Common Myth about Legal Separation in South Carolina
Written by: Megan Dell
In some states, you can go to court and be given a legal separation, but there is no such thing as legal separation in South Carolina. In this state, you are either “married” or “divorced,” but there is no marital status that is in between.
The confusion is often because a couple can be separated (and you must be to get a no-fault divorce). In a nutshell, there is a difference between your living situation and your marital status: you can live separate from your spouse, but you are still legally married.
This distinction can confuse people when they are living separate from each other and want to begin dating other people.
For example, if Jane and John decide they want to divorce so John moves out. Now, Jane and John are separated (in that they are living separate from each other), but they are still married. After six months of living separate, Jane meets Bob and wants to start dating him. Why is that a problem? Because Jane is still married to John, even though they aren’t living together anymore.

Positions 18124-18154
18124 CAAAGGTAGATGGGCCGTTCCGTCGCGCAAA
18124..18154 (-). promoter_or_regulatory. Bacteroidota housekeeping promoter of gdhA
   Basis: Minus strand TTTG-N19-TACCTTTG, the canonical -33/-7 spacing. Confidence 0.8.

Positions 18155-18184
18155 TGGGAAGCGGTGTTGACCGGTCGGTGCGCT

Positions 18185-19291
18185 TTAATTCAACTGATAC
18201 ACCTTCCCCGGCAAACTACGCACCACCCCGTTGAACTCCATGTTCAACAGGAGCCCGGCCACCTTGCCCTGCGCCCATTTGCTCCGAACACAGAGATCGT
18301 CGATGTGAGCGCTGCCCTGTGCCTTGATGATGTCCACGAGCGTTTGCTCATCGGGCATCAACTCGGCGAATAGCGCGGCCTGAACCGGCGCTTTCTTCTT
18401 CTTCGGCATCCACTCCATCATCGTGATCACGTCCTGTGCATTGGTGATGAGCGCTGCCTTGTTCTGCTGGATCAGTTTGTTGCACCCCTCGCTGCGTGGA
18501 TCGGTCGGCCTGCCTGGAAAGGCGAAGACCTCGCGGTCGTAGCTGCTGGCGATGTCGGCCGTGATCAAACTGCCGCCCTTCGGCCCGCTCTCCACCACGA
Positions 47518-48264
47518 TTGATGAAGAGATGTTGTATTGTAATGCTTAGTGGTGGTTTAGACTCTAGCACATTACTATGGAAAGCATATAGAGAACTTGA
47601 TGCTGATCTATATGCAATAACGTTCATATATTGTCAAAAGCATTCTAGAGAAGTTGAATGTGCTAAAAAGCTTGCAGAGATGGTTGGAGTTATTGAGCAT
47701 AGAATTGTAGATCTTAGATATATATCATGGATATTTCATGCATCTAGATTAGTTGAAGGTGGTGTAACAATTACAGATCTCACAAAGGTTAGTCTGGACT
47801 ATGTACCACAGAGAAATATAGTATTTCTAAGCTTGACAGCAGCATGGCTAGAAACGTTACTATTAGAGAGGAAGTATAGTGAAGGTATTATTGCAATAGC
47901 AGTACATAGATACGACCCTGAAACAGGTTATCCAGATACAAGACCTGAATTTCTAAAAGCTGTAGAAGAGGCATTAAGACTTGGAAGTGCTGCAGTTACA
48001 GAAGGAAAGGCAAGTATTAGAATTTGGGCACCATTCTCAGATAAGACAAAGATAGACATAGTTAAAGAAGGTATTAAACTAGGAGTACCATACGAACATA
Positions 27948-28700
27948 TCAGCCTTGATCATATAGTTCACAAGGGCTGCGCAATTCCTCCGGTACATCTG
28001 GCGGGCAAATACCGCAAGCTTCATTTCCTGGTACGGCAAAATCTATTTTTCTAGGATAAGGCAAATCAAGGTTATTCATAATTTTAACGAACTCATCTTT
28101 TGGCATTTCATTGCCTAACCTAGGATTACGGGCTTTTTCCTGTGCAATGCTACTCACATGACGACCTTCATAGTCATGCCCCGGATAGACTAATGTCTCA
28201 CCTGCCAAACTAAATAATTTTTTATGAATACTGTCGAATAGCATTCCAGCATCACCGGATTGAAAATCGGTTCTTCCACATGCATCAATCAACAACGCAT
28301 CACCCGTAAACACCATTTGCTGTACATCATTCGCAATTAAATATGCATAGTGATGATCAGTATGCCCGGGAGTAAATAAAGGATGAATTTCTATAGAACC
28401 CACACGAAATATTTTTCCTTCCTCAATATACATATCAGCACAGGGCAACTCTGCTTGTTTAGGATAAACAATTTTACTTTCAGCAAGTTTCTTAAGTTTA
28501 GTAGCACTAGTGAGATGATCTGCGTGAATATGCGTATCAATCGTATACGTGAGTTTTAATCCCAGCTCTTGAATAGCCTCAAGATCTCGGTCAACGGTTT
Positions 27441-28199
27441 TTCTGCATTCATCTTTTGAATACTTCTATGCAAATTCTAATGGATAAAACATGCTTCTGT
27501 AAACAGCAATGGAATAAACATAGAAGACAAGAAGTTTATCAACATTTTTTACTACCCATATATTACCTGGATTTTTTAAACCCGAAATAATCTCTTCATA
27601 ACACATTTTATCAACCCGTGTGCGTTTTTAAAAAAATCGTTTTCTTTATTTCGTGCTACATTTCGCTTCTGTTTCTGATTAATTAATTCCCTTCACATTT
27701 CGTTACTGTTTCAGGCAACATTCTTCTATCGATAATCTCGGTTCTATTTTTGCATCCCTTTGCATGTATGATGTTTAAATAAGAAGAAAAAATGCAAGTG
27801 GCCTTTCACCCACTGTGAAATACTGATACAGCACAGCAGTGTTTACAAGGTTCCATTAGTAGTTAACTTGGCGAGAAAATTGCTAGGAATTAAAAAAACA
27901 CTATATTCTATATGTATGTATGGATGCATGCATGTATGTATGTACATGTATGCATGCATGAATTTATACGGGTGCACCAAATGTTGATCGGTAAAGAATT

If Jane begins dating Bob before she and John have formally signed a property settlement agreement, or before the Court has issued a final order for separate support and maintenance or approved a marital settlement agreement, Jane will have committed adultery, which would prohibit her from receiving alimony.
Many clients do not understand that moving out does not change their marital status, and think they are “legally separated” and, therefore, can date like they did when they were single. This is simply not true, as there is no such thing as legal separation in South Carolina.
If you have any questions about legally separating or getting divorced, schedule a consultation with our South Carolina family lawyer today.